7 mile easy
Marathon is a lonely sport. Some would disagree and call the whole thing nuts. But with the hundreds and thousands of runners gather at the starting line, only one matters – me. Having said that, everyone carries a personal story that got them to the starting line.
It is true that no one else could finish the race for me. No one else would feel the struggle I experience. The mile after mile training runs I have practiced. Nope. Only I alone know. Be that as it may, no reason to make the marathon running more lonely than it’s necessary.
At the Starbucks today, an older gentleman sat down at a table next to mine. He was wearing a finisher shirt from the 2016 Marine Corps Marathon. All I had to do was mentioning casually that I too am a marathoner, we spent the next 20 minutes talking everything about our families, running shoes, etc.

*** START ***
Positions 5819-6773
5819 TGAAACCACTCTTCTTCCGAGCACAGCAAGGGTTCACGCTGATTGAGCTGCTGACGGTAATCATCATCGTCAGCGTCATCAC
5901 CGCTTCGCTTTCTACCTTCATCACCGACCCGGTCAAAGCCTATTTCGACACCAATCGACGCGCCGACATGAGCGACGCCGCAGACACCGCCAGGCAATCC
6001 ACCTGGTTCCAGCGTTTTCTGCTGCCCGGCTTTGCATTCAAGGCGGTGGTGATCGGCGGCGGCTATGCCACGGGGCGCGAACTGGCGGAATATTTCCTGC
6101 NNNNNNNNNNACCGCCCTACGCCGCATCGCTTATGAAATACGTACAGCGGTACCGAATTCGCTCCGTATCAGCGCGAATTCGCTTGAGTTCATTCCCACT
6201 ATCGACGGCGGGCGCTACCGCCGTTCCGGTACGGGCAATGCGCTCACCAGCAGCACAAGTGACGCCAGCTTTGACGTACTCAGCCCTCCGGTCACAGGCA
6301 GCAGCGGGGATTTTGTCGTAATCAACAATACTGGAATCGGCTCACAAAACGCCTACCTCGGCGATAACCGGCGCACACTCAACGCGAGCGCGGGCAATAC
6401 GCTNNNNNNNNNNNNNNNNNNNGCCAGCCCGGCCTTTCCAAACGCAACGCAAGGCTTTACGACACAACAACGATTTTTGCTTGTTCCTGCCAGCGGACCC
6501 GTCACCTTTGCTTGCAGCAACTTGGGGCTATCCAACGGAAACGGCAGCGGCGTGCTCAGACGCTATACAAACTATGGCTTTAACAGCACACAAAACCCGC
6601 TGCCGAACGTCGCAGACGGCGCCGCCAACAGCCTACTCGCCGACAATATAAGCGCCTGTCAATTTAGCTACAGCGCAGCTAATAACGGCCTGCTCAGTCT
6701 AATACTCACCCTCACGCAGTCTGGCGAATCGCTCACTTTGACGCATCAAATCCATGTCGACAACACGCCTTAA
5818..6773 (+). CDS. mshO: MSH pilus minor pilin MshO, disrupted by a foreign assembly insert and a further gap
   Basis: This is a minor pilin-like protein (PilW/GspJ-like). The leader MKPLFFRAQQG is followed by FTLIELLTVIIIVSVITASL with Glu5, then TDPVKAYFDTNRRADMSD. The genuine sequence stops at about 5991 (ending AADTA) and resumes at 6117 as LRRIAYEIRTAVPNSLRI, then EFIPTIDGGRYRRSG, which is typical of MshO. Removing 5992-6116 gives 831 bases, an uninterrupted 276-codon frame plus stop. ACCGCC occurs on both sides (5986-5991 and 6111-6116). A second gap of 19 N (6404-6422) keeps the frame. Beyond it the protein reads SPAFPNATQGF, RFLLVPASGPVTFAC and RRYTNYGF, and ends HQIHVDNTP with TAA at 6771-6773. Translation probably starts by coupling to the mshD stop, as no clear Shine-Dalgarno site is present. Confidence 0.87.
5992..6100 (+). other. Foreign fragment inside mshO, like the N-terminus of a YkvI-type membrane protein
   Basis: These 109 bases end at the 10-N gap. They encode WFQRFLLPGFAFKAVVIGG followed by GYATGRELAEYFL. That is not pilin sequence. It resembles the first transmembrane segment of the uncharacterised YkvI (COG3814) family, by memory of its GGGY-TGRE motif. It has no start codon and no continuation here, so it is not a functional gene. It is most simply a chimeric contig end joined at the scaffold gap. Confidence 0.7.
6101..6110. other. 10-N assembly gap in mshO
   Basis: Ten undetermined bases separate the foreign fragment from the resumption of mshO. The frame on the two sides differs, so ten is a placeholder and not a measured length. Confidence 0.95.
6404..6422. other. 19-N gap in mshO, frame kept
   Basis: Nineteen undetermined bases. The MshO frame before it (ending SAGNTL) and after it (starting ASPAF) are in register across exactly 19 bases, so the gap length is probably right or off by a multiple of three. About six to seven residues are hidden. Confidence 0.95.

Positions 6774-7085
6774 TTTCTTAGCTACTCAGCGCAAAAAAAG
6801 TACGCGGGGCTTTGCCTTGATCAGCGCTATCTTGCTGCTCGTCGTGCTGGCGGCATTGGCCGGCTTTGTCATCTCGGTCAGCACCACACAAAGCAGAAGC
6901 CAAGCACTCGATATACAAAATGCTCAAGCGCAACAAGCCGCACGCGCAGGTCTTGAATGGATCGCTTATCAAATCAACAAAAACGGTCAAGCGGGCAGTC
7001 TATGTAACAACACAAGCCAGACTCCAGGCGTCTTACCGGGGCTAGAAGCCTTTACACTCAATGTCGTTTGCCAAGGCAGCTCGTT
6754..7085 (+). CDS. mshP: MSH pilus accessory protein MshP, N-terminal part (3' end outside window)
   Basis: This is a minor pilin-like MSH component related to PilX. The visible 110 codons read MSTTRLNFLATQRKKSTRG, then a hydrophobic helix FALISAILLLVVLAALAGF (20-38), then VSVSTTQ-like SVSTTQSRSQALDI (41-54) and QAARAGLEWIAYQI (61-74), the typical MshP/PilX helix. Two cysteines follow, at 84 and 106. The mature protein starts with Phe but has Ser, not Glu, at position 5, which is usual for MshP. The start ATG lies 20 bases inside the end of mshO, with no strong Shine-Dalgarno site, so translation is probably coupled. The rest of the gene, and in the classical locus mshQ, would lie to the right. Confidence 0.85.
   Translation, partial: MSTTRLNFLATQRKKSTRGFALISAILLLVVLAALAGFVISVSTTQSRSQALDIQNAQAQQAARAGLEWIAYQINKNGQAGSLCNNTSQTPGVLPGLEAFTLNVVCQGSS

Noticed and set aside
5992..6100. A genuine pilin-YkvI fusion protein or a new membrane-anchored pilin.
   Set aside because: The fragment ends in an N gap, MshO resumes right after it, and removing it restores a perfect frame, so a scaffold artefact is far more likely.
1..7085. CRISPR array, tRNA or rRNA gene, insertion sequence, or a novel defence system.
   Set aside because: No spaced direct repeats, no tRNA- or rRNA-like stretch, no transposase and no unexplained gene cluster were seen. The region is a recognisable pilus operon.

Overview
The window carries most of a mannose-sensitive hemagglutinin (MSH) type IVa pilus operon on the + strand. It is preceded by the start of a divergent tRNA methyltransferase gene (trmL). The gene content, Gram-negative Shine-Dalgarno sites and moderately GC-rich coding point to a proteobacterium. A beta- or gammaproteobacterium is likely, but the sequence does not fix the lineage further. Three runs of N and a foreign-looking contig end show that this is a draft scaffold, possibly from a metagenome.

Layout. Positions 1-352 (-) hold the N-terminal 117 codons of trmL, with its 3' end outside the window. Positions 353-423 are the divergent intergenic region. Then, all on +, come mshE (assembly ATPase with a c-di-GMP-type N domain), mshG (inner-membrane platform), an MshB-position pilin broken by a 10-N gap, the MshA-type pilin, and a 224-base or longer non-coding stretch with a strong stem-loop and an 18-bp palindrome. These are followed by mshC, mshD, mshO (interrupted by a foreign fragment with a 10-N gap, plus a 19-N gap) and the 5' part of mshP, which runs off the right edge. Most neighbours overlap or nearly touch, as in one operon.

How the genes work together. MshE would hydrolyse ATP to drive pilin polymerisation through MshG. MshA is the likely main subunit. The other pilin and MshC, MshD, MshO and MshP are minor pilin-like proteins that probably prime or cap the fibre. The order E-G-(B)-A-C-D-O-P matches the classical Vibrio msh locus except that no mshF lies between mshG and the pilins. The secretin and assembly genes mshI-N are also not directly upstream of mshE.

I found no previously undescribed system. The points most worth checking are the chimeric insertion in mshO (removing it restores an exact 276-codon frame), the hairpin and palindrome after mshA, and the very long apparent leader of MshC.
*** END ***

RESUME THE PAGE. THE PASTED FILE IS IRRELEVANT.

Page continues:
Tom is 77 years old, a thyroid cancer survivor, and a finisher of the Marine Corps marathon 4 times. On his bucket list is qualifying for the Boston Marathon. His dilemma however is that his Oncologist, and by extension his family, told him to stop running for the fear of dislodging the tumor located in his spine.
First of all, I wish that I could still run when I get to Tom’s age. Even though I ran the Boston back in 2008, I like to do it again but this time do it the right way – no injury, no over training, and no mental anguish. I have learned over the years that I am running for my health.
Before the two former strangers shook hand and parted way, I suggested to Tom perhaps he could volunteer at the next Boston Marathon. To immerse in the event, feel the spirit and the atmosphere without the running. It was an earnest recommendation from one marathoner to another.
What bonds you with others?